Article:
AnnMarie was always a favorite winner in the B J Spoke Gallery's competitions and shows. Her work was highly original and well produced. We also liked that she was an early advocate for liking one's self image and supporting women in that idea. Her body of work is unforgettable.
Thanks - A-M T

- Marilyn Levy - gallery director and manager B.J. Spoke Gallery, New York


In AnnMarie Tornabene’s series of photographs, called Not Wonderland, the artist drapes her ample form across choice scenes of contemporary urban decay. In these soft-focus, black-and-white images, Tornabene’s Pre-Raphaelite alter ego and charming Hallmark card aesthetics are beamed to The Big City, where the artist swoons and suffers like a silent screen heroine, lost on an urban sidewalk or wilting beside a gleaming subway car.

In one of her most evocative images titled Hand in Hand, Tornabene and a would-be woodland creature have been left to their own devices on what appears to be abandoned train tracks, with a dumpster and graffiti-painted fence framing the pair on either side. Hiding under the artist’s flowing tresses, flower headdress and layered gown are sensible yet incongruous sandals, no doubt to protect here feet from the rocky, garbage-strewn ground. The male creature, in a knotted skirt and mask, wears his own flip flops. For no apparent reason a white plastic bag hangs from the side of the dumpster. Despite these actual, accidental details ( or is it partly because of them? ) the image is memorable.

In this picture and others nagging traces of the twenty-first century awkwardly couple with Tornabene’s own signature romantic trappings. The resulting images are both endearingly eccentric and surprisingly ethereal. This may not be Wonderland, but these pictures, which totter back and forth between the real world and the artist’s imagined one, are a wonder.

- Carmen Varricchio, freelance fashion writer Village Voice

I was at first shocked and then intrigued by AnnMarie Tornabene’s revealing self-portraits, all of which show the artist nude outdoors. But these are not ordinary nudes, for Ms. Tornabene’s body is so ample that sitting in water or reclining in nature, she looks like a soft sculpture.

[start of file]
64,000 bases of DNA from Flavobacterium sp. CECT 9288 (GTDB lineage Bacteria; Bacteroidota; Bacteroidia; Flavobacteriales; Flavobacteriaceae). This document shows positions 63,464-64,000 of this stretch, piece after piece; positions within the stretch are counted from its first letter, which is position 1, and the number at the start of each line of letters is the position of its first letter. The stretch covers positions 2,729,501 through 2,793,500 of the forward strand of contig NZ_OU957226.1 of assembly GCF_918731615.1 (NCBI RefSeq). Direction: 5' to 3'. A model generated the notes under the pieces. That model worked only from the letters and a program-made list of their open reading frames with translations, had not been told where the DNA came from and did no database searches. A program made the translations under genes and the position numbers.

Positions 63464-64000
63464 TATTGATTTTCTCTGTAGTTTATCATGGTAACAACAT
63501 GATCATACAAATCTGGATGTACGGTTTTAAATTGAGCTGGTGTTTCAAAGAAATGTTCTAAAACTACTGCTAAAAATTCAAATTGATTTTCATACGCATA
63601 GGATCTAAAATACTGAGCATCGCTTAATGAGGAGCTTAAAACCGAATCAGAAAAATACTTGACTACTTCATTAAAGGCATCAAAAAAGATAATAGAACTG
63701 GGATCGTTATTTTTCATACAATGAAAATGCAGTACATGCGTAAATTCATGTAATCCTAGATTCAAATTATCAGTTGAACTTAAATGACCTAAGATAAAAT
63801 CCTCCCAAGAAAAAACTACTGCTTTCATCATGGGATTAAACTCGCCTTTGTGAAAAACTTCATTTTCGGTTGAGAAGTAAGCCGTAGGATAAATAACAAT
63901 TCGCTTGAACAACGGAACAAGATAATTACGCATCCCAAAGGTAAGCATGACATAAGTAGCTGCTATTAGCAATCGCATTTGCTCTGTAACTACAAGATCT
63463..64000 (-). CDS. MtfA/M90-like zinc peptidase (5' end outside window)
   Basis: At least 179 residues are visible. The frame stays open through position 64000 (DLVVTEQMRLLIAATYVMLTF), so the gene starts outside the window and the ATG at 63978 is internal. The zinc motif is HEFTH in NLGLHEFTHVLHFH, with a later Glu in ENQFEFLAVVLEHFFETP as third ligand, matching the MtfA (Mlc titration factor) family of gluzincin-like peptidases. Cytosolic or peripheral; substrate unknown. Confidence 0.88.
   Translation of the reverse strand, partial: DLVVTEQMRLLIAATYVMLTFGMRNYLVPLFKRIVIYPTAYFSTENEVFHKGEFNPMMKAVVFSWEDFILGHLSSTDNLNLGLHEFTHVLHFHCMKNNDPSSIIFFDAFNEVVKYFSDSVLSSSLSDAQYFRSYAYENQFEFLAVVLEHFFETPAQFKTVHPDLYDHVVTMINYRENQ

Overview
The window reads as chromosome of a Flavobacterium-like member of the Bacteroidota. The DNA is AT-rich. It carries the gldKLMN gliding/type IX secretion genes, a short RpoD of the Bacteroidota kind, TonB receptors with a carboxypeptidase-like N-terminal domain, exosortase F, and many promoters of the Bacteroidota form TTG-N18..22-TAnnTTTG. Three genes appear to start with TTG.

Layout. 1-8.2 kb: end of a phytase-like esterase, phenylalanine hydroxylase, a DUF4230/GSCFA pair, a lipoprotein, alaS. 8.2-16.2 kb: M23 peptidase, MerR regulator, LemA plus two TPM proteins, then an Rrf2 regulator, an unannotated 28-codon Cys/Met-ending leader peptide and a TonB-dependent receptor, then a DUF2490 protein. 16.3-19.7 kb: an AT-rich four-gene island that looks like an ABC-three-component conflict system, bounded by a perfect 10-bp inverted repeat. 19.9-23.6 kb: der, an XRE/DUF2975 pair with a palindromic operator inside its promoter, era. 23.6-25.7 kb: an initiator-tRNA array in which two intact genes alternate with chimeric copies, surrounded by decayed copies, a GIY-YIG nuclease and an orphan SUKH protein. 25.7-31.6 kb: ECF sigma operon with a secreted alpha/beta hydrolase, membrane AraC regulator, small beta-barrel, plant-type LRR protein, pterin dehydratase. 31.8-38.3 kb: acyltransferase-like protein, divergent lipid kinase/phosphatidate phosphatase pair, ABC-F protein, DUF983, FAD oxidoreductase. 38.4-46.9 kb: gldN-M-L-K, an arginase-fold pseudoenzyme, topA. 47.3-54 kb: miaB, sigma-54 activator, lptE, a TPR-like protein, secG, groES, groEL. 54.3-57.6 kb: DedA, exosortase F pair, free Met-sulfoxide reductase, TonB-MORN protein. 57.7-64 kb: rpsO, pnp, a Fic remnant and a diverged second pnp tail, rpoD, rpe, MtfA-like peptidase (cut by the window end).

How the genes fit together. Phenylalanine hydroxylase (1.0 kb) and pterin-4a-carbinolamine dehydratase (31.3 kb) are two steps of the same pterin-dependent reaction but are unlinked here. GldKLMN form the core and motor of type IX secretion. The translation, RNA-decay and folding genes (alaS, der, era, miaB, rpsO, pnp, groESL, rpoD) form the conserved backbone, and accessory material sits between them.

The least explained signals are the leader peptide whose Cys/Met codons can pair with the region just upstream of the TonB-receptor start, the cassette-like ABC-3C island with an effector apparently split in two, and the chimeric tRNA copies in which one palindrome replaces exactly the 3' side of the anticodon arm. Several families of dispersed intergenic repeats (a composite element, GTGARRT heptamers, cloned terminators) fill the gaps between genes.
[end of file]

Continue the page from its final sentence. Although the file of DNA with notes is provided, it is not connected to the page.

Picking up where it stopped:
A statement in the exhibition brochure gives some clue to her thinking. She speaks of the images as responding to issues she has experienced in her life: abuse directed at her obesity, problems with sex and relationships, and anxieties about her self-image in a society that rewards and celebrates one body type to the exclusion and ridicule of others. She bravely asks us to look, and look again, to find beauty in her size. And she succeeds. The photographs by Ms. Tornabene, who lives in Queens, are interesting because they challenge us to think about something familiar in a radically different way.

- Benjamin Genocchio - NY Times

To view a photograph by AnnMarie Tornabene is akin to studying a chapter in art history. One senses immediately the Old Master pedigree behind many of her images. What is it about AnnMarie's photographs that set them apart from her art historical sources? The first and most obvious is the medium itself, photography, a thoroughly modern art form, though, that is not meant to over-simplify the point. Tornabene's aesthetic is anything but modern; the photographs are statements against contemporary and digital art, hence their rich art historical lineage.

- Dr. Stephen Lamia, PhD - gallery director, The Anthony Girodano Gallery, New York

Edward Weston once said of a contemporary that "He doesn't have to try to be different -- he *is* different." That's what I see in her work as opposed to most -- she is not trying to be different, she is trying to say something important to her and the result is that her work *is* different.

- Ron Hammond, photographer

AnnMarie Tornabene examines the specifics of her own face and form as the terrain of conflict. Her series of self-portraits seeks to resolve confusion through revelation, although hesitancy and ambivalence are evident in these touching images.

- Helen Harrison - NY Times